By Alicia Nicholls
The World Trade Organization (WTO)’s general council on October 16, 2019, approved the request by the United States (US) for a further extension of the waiver for the trade preferences it extends to certain Caribbean countries pursuant to the Caribbean Basin Economic Recovery Act (CBERA) of 1983 and its subsequent amendments.
The CBERA is a major legislative component of the Caribbean Basin Initiative, a unilateral preferential programme operated by the US since the 1980s which extends duty-free treatment for most goods from beneficiary countries entering the US with the view to promoting economic development in the beneficiary countries. The programme is non-reciprocal as these countries are not required to extend similar treatment to US goods.
Initially, the programme also included the Dominican Republic and several Central American countries as well, but these ceased being beneficiaries after entering into free trade agreements (FTAs) with the US.
Seventeen Caribbean countries and territories currently benefit from the programme. These are Antigua and Barbuda, Aruba, The Bahamas, Barbados, Belize, Curaçao, Dominica, Grenada, Guyana, Haiti, Jamaica, Montserrat, St Kitts and Nevis, Saint Lucia, St Vincent and the Grenadines, Trinidad and Tobago, and the British Virgin Islands. Haiti also enjoys additional benefits under the Haitian Hemispheric Opportunity through Partnership Encouragement Act of 2006, the Haitian Hemispheric Opportunity through Partnership Encouragement Act of 2008, and the Haitian Economic Lift Program Act of 2010.
Because the US only extends this preferential treatment to a select group of countries, the programme would be in violation of the non-discrimination principles undergirding the WTO, most specifically, paragraph 1 of Article I of the WTO’s General Agreement on Tariffs and Trade (GATT) which speaks to Most Favoured Nation treatment. The US has, therefore, had to request waivers of its obligations under paragraph 1 of Article I of the General Agreement on Tariffs and Trade 1994 (GATT 1994) and paragraphs 1 and 2 of Article XIII of the GATT 1994 in order to maintain the programme.
The US first obtained a waiver under the GATT (precursor to the WTO) in 1985 and obtained subsequent waivers under the WTO. The previous waiver decision of May 5, 2015, would have expired on December 31, 2019. The current WTO waiver decision extends the waiver until September 2025.
In the preamble to its decision, the general council listed several factors it took into consideration. Among these were:
- The exceptional situation of the CBERA and CBTPA beneficiary countries, and the stated objective of the CBERA as amended to assist the trade and economic development and recovery of Caribbean Basin countries by encouraging the expansion of productive capacity in those countries in response to more liberal access and new trading opportunities;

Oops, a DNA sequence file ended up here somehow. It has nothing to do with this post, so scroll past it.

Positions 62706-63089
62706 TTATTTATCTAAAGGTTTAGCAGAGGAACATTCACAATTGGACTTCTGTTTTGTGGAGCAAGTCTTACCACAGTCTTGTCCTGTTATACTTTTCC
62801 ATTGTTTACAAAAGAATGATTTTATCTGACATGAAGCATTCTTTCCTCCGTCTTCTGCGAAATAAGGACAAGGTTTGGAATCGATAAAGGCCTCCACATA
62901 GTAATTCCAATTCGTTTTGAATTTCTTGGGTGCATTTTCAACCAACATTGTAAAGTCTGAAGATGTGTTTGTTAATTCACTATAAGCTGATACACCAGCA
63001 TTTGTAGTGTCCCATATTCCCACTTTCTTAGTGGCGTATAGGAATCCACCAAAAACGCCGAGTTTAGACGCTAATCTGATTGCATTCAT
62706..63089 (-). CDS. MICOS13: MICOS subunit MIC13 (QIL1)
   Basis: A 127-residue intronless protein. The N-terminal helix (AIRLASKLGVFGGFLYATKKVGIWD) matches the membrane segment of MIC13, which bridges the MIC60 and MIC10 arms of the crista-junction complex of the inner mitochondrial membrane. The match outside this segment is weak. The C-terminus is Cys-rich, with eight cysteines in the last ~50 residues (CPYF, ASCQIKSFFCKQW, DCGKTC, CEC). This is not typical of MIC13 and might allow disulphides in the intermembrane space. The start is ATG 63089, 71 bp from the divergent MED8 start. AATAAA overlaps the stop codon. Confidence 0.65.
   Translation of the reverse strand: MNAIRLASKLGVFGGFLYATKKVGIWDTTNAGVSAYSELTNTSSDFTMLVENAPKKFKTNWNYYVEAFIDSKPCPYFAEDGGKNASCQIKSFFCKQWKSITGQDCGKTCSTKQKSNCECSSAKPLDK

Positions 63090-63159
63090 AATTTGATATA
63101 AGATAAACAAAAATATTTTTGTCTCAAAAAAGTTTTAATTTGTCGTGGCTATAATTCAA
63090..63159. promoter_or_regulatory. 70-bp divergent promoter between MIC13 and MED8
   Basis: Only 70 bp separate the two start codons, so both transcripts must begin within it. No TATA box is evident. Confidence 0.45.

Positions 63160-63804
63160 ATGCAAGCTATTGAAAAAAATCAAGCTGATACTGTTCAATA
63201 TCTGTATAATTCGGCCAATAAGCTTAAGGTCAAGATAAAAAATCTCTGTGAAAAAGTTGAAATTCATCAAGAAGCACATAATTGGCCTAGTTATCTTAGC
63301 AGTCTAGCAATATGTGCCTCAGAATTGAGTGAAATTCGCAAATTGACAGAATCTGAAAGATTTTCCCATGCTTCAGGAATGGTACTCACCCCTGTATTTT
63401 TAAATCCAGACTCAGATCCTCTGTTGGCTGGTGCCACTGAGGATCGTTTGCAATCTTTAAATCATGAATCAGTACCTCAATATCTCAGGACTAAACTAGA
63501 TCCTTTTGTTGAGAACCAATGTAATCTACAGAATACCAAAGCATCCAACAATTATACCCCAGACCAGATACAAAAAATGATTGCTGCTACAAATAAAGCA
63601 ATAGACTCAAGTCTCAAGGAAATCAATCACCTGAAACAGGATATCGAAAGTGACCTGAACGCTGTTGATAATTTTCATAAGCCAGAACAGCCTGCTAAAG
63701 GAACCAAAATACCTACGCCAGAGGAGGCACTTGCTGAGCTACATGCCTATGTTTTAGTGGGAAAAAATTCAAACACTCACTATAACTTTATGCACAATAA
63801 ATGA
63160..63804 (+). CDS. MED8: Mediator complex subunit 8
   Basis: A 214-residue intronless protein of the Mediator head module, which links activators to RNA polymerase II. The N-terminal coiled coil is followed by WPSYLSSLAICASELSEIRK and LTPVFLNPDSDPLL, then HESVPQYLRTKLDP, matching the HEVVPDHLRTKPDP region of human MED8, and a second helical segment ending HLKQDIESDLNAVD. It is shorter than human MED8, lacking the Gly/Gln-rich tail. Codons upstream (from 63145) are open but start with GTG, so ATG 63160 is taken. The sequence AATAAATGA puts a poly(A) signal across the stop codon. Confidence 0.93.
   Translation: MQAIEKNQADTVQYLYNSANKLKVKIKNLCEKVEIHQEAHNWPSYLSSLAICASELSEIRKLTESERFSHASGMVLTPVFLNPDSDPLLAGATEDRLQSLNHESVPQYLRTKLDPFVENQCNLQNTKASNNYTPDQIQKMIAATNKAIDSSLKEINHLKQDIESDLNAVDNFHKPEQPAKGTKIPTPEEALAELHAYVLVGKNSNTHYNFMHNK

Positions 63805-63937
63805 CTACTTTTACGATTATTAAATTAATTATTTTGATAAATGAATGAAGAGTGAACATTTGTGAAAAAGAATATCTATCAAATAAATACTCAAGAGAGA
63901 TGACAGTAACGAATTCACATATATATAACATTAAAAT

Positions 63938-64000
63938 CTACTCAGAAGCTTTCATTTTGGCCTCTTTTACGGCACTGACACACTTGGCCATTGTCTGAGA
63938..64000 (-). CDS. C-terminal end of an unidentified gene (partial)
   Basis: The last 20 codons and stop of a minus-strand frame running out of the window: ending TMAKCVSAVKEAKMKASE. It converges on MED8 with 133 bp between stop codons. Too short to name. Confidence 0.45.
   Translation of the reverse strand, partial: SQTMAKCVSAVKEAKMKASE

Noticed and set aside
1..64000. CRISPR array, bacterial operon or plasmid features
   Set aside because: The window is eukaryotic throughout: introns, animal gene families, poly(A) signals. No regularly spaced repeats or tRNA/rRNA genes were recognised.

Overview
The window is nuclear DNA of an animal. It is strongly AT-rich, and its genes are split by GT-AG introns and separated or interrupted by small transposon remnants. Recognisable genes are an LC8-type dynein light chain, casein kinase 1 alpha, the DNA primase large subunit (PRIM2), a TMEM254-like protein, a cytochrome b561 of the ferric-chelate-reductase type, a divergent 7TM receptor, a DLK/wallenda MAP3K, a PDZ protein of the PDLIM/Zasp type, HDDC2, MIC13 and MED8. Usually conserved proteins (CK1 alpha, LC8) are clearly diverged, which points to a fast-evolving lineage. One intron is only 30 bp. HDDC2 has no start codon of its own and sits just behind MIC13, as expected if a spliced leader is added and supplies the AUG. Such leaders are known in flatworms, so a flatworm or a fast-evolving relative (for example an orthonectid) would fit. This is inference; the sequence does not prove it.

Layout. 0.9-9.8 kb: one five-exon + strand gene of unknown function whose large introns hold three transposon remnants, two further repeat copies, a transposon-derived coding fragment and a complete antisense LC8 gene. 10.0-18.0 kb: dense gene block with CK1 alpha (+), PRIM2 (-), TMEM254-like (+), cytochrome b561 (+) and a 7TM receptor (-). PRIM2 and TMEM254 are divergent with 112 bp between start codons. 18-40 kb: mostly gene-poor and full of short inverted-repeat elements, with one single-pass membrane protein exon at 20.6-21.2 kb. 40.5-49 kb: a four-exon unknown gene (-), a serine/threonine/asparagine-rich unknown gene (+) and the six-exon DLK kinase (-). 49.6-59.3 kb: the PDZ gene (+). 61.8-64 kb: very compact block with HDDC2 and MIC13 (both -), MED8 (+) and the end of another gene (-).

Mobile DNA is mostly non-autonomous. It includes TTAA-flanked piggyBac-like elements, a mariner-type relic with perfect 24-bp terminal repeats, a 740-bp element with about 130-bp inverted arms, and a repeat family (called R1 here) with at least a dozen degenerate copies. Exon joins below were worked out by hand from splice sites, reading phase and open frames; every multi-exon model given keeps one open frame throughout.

- The preferential treatment provided under the CBERA as amended will not alter benefits provided under the US generalized system of preferences to other developing countries; that the duty-free treatment provided under CBERA should not prejudice the interests of other members not benefiting from such treatment, and that it is expected that the extension of such duty-free treatment will not cause a significant diversion of United States imports of products eligible under CBERA originating in Members who are not beneficiary countries;
- Assurances given by the United States that it will promptly enter into consultations, on request, with any interested member with respect to any difficulty or matter that may arise as a result of the preferential treatment provided under the CBERA as amended.
Under the waiver, the US is required to submit to the general council an annual report on the implementation of the trade-related provisions of the CBERA with a view to facilitating the annual review provided for in paragraph 4 of Article IX of the WTO Agreement. It is also required to promptly notify the General Council of any trade-related measure taken under CBERA, in particular, any changes in the designation of beneficiary countries, as well as any modification being considered in the list of eligible products and the duty-free treatment provided. The US is also required to give the general council all the information it may deem appropriate relating to such action. The United States is additionally required to consult with regard to any modification being considered in the list of eligible products
In September, the US International Trade Commission recently released its biennial report on the programme’s operation. The report found that overall, the US’ total imports from CBERA countries grew from $5.8 billion in 2017 to $6.1 billion in 2018. This translates to an increase of 4.7 percent. Turning specifically to US imports under the CBERA programme, those grew from $1.5 billion in 2017 to $1.7 billion in 2018, an increase of 9.1 percent. US imports under CBERA accounted for 27.8 percent of all imports from CBERA beneficiaries.
Alicia Nicholls, B.Sc., M.Sc., LL.B., is an international trade and development consultant with a keen interest in sustainable development, international law and trade. You can also read more of her commentaries and follow her on Twitter @LicyLaw.